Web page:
SIDNEY – Community and religious leaders called on Americans to love each other during Shelby County’s celebration of the National Day of Prayer on Thursday at St. John’s Lutheran Church in Sidney.
The theme of the 2019 National Day of Prayer, an annual tradition since 1952, was inspired by the Biblical scripture of John 13:34: “Love one another. Just as I have loved you.”
“Does loving each other mean we agree all the time? As a matter of a fact, probably it doesn’t mean we agree all the time,” keynote speaker Bill Halter, the pastor at Aley United Methodist Church in Beavercreek, said. “In fact, it’s better exhibited when we don’t agree but we can still walk together hand in hand loving one another.”
Shelby County’s celebration, which dates back more than 30 years, brought together residents from throughout the county. Students from Anna, Christian Academy, Fairlawn, Jackson Center and Lehman Catholic high schools combined to provide music including songs “How Great Thou Art” and “I Sing Because I’m Happy.”
“We will always be greater in unity than we will be by ourselves,” Tilda Phlipot said.
The National Day of Prayer, observed annually on the first Thursday in May, is celebrated in all 50 states. In 2018 an estimated 50,000 gatherings took place across the nation.
“Lord, we ask you to help us to choose love,” Deanna Stienecker said.
Leaders offered prayers throughout the hour-long service at St. John’s Lutheran Church including prayers for Americans to love one another; for the church in America to love one another; for families, workplaces and communities to love one another and for all ethnicities and people in America to love one another.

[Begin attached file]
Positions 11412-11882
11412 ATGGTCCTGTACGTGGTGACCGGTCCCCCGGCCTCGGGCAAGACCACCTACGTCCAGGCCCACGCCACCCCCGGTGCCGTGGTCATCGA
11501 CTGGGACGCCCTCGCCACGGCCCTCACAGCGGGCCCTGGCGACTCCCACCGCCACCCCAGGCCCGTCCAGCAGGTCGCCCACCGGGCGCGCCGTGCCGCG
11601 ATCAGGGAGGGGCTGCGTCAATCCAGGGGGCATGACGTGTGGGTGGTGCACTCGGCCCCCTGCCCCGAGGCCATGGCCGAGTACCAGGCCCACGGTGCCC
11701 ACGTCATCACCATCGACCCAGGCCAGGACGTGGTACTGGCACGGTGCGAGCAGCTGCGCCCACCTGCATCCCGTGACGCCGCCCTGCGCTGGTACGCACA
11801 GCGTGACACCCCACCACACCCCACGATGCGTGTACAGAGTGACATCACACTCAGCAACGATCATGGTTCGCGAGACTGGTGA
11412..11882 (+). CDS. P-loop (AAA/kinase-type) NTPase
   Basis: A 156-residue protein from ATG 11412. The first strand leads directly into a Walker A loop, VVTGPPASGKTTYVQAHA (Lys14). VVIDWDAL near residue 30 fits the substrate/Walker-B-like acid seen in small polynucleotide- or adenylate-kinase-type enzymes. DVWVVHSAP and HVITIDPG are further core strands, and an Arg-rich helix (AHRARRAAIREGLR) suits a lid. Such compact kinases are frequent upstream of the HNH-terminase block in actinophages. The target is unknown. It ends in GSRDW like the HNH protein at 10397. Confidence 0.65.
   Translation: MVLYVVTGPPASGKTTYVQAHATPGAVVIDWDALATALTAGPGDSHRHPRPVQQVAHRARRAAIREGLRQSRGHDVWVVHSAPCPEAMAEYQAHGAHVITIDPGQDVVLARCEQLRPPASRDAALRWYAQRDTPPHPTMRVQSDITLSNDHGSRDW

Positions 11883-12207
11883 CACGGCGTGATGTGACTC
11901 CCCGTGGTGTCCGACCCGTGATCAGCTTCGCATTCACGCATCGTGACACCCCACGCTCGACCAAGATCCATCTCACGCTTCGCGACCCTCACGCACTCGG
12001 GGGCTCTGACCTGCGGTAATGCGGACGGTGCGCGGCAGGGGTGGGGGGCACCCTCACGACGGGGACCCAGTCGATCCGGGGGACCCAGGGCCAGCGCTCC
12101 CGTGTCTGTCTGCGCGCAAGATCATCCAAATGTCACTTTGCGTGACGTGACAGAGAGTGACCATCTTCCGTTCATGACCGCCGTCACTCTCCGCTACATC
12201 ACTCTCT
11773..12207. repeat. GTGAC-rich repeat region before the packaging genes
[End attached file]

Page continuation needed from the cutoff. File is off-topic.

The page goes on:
“Teach us God how to love one another,” Lori Clinehens said.
Every president beginning with Harry S. Truman has signed a proclamation for the National Day of Prayer since it was created in 1952 by a joint resolution of the U.S. Congress and signed into law by Truman.
“Dear God, we thank you and praise you for all the blessings that you have bestowed on these United States of America,” Tony Bornhorst said. “We ask for your continued blessing and protection.”
While there is division across much of the country, Mark Kaufman called on Christians to follow the example of Jesus and choose to love their neighbors.
“What Jesus is telling us in the Scriptures is that as Christ followers we are to be different,” Kaufman said. “We are to love like he loves.”
During his keynote address, Halter discussed the potential schism in the United Methodist Church over the denomination’s stance on same-sex marriage and other LGBT issues and prayed that the members of the church will be able to reconcile their differences.
“We’re in a fight, and it breaks my heart because I have friends on both ends of that spectrum whom I love,” Halter said. “They’re my friends, and we need each other whether we agree or disagree. That’s what love is, my friends, humbling ourselves. Now I’m pretty adamant about what I believe and I share that with my friends whom I love dearly, but they love me and they’re pretty adamant about what they believe. We don’t need to argue or hurt each other. We need to agree to disagree and walk hand in hand as God calls us to do.”
For more information on the National Day of Prayer, visit nationaldayofprayer.org.
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